In part one of this series, we started with the foundation of ball python care. In part two, we branched out into identifying and solving some of the most common husbandry issues. Now, we dive into the biggest set of issues with ball pythons: feeding. This is where even experienced owners will inevitably get frustrated. Ball pythons are notorious for being picky eaters and losing their appetite for long periods of time. I’ve worked through a wide range of feeding issues with my own ball pythons, and my experiences have helped me build quite an arsenal of tips and tricks.
California kingsnakes (Lampropeltis getula californiae or L. californiae) are incredibly popular pet snakes, and for many good reasons. As their common name suggests, these snakes range throughout California, but also through parts of Oregon, Utah, Nevada, and Arizona. They are hardy, easy to care for, and inexpensive to purchase and maintain, not to mention they grow to a very manageable average size of three to five feet, and occasionally up to six feet. Although wild phase California king snakes are already very attractive in their own right with striking bands of black and white or brown and yellow, these animals also come in a vast array of morphs and other colors, from albino to banana to high whites and more!
California kingsnake (Lampropeltis getula californiae); Source
We’ve already gone over the ball python basics, and then some, in part one of my ball python care series. Now let’s explore a few of the problems many ball python owners experience with basic husbandry, what causes these problems, and how to fix them. Some aspects of ball python husbandry can be a bit of a challenge, even for experienced snake owners, since there are many variables that can come into play.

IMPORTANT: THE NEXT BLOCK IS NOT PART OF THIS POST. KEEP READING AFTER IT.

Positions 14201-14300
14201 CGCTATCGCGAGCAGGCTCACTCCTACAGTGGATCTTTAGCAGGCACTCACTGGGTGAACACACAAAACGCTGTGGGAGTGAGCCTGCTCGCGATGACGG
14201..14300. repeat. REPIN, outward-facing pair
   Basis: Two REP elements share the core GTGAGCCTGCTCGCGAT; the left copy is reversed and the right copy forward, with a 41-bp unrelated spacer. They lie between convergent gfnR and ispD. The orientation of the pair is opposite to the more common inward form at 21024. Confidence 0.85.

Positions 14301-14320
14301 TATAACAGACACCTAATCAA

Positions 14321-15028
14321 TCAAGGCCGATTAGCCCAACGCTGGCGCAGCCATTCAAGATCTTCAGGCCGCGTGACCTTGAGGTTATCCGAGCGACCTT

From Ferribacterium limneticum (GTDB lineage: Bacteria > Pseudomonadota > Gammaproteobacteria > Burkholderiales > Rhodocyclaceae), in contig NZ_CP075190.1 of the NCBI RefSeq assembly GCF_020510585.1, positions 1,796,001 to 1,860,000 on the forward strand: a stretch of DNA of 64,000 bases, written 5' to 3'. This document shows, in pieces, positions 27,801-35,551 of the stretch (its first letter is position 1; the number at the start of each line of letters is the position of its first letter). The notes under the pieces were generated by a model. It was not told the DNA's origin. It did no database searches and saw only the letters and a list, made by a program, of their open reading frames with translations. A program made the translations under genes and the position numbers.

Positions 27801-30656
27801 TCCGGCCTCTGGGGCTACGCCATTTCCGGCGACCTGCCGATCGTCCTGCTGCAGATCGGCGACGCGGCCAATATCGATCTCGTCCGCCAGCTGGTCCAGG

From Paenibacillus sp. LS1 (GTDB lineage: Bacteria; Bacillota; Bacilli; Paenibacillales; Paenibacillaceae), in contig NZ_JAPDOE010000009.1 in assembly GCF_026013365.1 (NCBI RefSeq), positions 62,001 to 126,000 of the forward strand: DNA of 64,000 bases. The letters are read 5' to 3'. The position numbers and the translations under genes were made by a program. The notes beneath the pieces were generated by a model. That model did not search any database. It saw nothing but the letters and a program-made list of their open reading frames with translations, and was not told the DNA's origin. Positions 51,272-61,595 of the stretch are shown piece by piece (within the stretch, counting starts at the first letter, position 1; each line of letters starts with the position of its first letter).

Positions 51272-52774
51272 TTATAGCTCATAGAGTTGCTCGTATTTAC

Rainbow boas are arguably one of the most beautiful snake species in the world. They get their common name from the stunning iridescence on their scales, which have tiny ridges that behave like prisms to give the stunning array of blue, green, and purple when light hits their scales. These animals are native to Central and South America, and although there are currently nine recognized subspecies, this article will focus on the Brazilian rainbow boa (Epicratescenchriacenchria), as this is the animal most widely found in captivity.
Ball pythons are one of the most popular snakes in the pet trade. Looking at the wide variety of morphs, docile temperament, and a nice mid-range size, it’s easy to see why ball pythons are so appealing to many first time snake owners. Unfortunately, these snakes aren’t always beginner-friendly. Ball pythons can be easily stressed, sensitive to imperfect husbandry, and they often have some feeding quirks that can be challenging even for experienced owners. With an average lifespan of 25-35 years, even 40+ years being possible, this pet is a big long-term commitment. If you’re considering a ball python for your new reptilian pet, you can set up yourself (and your snake) for success by familiarizing yourself with the basics of ball python husbandry, common husbandry problems, and common feeding problems. In this longer-than-average care sheet, we’ll explore the basics and flesh out some of the details.
Congratulations! By reading this, you have proven that you’re doing the responsible thing and looking up information on how to care for your snake. Corn snakes are hardy and beautiful snakes that are simple to take care of, but require that care over a long period of time (15-30 years!). If you understand this responsibility, then read on and learn how to keep your corn snake happy and healthy.